I'm really planning on do voting a lot of time to learn a new language, and French and German are the ones I'm really thinking about. To me, this is what I like about each
French- Spoken in places all over the globe, sounds soft and more romantic, which is a plus so it would be cool to speak it to my girlfriend that's here when I've learned it, but can sometimes sound snobbish to me
German- Sounds very cool so it'd be awesome speaking to p has a greater recent history in my eyes, but it spoken all over, and doesn't sound as romantic so wouldn't be as good talking to my girlfriend in
- French is betterVote A
- German is betterVote B
- They're about the sameVote C
Most Helpful Girl
If you're business-oriented, like to travel and want a high-paying job, choose German. Here are some fun facts:
•German is a lingua franca in most of Europe
•It's more similar to English that French, making it easier to learn
•Germany is the world's second-largest exporter and its economy ranks #1 in Europe and #4 worldwide. Think of all the business opportunities.
•German is the second most-commonly used scientific language and the third largest contributed to research and development.
Most Helpful Guy
I'm a German native and I've gone through a total of 8 years of mandatory French in school. So while I speak both languages, I do of course have a preference towards German.
One thing I can definitely tell you is that the literature in German is by far more interesting in my opinion. And I'm not just talking about 18th century classics here. Even the late 19th and 20th century have given birth to some of the most amazing writers ever, who just so happened to be German-speaking. Think Franz Kafka, think Hermann Hesse, think Thomas Mann, Berthold Brecht, Max Frisch, Friedrich Dürrenmatt, Frank Wedekind... or if you're into philosophy and the social sciences you could read Nietzsche, Adorno, Marx or Freud in the original. Sure, France has its Satre and its Camus but - no offense to all the French people - the literary wealth of the German language just cannot be topped. There's a good reason German is often called "Die Sprache der Dichter und Denker" (the language of poets and thinkers).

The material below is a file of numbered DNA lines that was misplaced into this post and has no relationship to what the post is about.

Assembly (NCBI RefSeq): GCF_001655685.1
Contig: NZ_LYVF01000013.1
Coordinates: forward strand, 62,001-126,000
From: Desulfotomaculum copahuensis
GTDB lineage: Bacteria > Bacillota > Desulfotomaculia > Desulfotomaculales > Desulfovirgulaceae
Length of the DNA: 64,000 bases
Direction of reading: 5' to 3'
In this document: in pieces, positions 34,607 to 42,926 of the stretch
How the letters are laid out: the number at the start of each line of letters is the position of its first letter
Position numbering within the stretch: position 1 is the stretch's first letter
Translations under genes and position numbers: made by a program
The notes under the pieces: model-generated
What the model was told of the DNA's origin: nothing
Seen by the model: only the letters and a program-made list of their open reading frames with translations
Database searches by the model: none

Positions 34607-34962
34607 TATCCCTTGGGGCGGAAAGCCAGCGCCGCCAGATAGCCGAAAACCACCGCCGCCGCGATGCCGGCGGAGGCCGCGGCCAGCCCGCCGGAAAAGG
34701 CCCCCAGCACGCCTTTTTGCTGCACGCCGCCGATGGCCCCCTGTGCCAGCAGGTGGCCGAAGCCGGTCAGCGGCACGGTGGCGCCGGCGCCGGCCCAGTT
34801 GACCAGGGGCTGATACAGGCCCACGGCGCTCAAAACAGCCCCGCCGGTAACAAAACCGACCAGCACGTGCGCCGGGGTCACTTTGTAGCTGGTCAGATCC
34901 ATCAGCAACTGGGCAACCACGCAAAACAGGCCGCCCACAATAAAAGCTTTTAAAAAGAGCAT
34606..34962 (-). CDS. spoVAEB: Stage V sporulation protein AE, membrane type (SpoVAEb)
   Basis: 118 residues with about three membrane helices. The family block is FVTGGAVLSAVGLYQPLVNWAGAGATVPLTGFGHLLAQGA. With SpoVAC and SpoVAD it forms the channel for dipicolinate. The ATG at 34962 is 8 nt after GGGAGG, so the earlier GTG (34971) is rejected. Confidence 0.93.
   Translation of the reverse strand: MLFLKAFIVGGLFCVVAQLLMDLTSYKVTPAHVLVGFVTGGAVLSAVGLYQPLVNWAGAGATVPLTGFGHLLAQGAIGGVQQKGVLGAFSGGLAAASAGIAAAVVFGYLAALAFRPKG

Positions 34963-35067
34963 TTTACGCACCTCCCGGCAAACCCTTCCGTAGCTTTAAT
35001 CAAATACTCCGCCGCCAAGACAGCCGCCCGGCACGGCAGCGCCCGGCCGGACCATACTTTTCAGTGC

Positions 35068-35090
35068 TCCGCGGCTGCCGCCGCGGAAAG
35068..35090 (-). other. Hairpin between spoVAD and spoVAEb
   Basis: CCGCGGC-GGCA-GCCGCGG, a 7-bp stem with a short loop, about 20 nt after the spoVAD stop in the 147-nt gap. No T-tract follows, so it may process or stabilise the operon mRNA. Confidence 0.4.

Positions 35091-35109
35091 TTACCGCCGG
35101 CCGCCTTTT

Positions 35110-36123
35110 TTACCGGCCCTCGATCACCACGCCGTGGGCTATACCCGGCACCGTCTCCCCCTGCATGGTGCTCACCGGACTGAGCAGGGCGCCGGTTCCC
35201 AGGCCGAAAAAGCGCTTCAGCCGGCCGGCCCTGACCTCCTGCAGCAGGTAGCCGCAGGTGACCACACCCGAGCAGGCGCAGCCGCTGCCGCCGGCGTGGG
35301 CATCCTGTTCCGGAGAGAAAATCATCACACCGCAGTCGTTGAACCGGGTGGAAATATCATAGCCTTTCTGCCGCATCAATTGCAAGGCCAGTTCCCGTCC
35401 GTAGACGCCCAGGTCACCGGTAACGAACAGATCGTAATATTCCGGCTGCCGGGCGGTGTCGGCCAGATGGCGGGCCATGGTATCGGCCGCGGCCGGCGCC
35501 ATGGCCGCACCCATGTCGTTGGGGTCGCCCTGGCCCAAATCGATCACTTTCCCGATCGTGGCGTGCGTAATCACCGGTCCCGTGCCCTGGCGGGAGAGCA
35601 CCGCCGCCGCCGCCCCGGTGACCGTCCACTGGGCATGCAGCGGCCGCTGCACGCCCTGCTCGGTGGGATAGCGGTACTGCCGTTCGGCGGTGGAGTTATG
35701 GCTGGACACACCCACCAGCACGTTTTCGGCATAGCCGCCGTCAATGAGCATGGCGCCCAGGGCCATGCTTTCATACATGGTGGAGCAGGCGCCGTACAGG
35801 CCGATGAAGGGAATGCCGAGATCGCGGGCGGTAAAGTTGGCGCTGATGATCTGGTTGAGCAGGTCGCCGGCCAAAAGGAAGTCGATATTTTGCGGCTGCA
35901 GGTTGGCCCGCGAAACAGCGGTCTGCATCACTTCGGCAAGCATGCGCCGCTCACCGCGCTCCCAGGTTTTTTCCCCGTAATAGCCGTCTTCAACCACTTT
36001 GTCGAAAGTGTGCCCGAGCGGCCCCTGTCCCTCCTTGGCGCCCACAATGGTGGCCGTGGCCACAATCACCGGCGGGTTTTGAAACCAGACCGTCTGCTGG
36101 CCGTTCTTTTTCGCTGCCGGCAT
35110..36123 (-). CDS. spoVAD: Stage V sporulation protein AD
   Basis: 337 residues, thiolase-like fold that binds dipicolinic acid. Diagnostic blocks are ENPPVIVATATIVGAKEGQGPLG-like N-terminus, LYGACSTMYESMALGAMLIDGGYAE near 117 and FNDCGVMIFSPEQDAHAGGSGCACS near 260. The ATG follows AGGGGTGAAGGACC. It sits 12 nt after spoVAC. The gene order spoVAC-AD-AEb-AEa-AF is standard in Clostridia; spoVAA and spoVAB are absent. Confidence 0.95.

As for the romantic-ness of the French language... I think that's also quite a bit of a cliché. Americans looove to over-romanticize France and its language. The truth is: any language can sound beautiful if spoken in the right way by the right person and any language can sound ugly if spoken in an ugly way by the wrong person. Case in point: Chinese. If you walk through the streets of Beijing and you hear all those men in their 50s with greasy hair and cheap suits stand on the sidewalk and talk to each other, while making puking sounds and almost spitting right on your feet while you pass by, it's easy to think that Chinese is the ugliest language on the planet. However, if you have a girl with a pretty voice read a classical Chinese poem to you, it can sound absolutely beautiful. The same is true for German and French. Many non-Europeans think of German the way Hitler spoke it. Now, that's very ugly. German can also sound very pretty however. And while French girls may sound hot or romantic, there are also more than enough French people who speak their language in a way that you don't want to hear them one minute longer.1